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All Quiet on the Western Front (Sort Of)


I just returned from a Hi-Lo GCSA meeting at Desert Falls Country Club out in Palm Desert, CA. Thanks again to superintendent Tom Shephard for hosting the meeting today! The bermudagrass out there is booming but wow, it was 101 degrees out there and it's only May.

It's totally amazing how diverse California weather can be. It's in the 60s on the coast 70-80s in inland valleys, 90s in the Central Valley and 100s in the desert. Going straight east from Santa Monica - you can have about a 40 degree difference within 120 miles. Yowza!

Last week we still had some pink snow mold activity in northern California. Yes - we can get pink snow mold here without snow cover, but that disease should subside as things warm up through this Month. Well - except for northern coastal locations like Pebble Beach and San Francisco - places that always seem to be cool and wet in our spring and summer months in California, which reminds me of that saying that "the coldest winter I ever spent was a summer in San Francisco". Other than that - rapid blight and brown ring patch are still hanging around causing some problems here and there.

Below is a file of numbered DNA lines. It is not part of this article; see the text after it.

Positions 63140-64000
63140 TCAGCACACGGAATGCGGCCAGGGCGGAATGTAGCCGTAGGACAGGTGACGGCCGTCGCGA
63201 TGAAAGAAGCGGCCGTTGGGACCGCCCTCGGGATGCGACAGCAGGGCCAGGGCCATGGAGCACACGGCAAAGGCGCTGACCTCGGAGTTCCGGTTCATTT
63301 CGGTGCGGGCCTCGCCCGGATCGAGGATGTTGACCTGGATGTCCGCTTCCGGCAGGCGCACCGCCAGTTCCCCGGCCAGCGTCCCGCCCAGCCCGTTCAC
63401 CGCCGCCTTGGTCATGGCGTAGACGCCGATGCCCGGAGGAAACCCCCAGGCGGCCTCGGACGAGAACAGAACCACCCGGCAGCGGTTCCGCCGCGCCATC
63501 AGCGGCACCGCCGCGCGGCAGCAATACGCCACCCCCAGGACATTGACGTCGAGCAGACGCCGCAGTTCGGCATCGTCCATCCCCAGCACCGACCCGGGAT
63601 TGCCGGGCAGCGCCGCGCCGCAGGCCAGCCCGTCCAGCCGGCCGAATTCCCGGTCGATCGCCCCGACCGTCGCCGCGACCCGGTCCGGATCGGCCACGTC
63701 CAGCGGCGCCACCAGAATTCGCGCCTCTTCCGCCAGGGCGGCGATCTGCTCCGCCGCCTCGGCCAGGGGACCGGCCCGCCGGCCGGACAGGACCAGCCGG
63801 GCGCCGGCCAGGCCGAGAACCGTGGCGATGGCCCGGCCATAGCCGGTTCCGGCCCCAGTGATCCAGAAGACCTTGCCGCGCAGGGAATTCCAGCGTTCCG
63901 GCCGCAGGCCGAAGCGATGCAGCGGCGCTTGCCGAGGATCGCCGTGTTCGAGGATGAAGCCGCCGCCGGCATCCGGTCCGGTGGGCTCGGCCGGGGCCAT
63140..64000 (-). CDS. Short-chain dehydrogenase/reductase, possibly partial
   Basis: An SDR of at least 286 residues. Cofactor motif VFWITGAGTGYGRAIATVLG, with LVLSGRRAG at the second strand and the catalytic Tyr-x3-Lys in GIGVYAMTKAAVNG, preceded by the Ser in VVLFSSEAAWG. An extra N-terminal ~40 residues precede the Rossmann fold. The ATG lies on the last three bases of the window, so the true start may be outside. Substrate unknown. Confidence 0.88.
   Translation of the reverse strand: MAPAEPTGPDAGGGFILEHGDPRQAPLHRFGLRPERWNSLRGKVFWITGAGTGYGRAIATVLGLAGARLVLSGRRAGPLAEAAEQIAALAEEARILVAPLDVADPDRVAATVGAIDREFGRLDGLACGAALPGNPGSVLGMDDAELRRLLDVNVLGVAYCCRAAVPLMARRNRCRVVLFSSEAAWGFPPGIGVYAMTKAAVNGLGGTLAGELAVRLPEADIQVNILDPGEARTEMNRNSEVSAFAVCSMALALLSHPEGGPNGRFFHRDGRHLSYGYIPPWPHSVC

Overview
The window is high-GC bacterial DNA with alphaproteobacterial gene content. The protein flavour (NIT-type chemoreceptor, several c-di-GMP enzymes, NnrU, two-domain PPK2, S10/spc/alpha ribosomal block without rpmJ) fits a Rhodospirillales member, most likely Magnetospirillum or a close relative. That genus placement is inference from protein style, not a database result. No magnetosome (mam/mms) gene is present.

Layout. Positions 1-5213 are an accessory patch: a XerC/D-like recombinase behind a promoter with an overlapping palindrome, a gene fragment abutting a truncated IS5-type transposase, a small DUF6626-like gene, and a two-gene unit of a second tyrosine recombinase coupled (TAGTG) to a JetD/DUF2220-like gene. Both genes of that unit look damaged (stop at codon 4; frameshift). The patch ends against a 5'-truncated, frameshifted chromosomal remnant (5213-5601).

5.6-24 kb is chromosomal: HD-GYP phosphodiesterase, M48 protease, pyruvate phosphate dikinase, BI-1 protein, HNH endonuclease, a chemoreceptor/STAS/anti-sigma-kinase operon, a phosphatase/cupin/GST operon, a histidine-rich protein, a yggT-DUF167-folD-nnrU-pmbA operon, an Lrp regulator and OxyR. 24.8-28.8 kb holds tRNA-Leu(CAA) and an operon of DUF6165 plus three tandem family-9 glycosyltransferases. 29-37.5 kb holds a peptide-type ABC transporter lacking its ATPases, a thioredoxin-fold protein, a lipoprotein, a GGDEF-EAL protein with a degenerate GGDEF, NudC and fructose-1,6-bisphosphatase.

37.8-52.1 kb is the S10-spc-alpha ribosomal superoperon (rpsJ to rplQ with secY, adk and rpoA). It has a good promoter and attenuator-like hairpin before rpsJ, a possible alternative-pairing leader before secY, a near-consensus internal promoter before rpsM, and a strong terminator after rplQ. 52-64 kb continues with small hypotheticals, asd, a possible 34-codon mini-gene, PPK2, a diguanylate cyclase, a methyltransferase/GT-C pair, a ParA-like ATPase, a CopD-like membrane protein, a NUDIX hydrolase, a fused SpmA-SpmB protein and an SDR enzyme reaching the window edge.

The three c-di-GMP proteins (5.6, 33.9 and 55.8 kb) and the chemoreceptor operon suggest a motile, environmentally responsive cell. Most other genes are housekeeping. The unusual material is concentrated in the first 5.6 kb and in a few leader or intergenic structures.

Other coastal and inland areas in the mid 60s - 80s should expect to see significant rapid blight pressure while the Central Valley guys should be looking out for "summer" diseases like southern blight, anthracnose and summer patch.

Start Anthracnose Control Now
Anthracnose is probably up there with swine flu when it comes to diseases you want to avoid. Preventive sprays should be started for anthracnose and summer patch when soil temps are regularly above 68 degrees. Start hitting Poa greens now with systemic fungicides to reduce the pathogen populations and reduce the disease pressure later in the summer. Wait unti you get wiped out with anthracnose and you may wish you had swine flu instead.

Whiting Out Weeds
I have to admit - plant pathologists often do things backwards agronomically to encorage disease in our research plots. Amazingly, gettting rid of creeping bentgrass is in Poa is something that makes sense for pathologists studying annual bluegrass diseases like anthracnose and summer patch.

Recently we've been fooling around with making mesotrione (Tenacity) applications on our research greens to get rid of creeping bentgrass. Mesotrione shuts down carotenoid (pigment) production in certain grassy and broadleaf weeds, resulting in some pretty striking effects. According to the label, Tenacity herbicide is considered safe for use on Kentucky bluegrass, centipedegrass, tall fescue, perennial ryegrass, fine fescues and St. Augstinegrass.

Controlling bentgrass in Poa greens is definitely not on the label, but again, plant pathologists do some pretty bass-ackwards things to get good disease.

Signing off from the left coast and until next week!

Frank

One response to “All Quiet on the Western Front (Sort Of)”

John said...

Frank, I liked the post. Be careful with that Tenacity on the Poa annua too as it can ding up some seedlings. If you really want to get the bent out of the Poa, try fusilade. It works like a charm!

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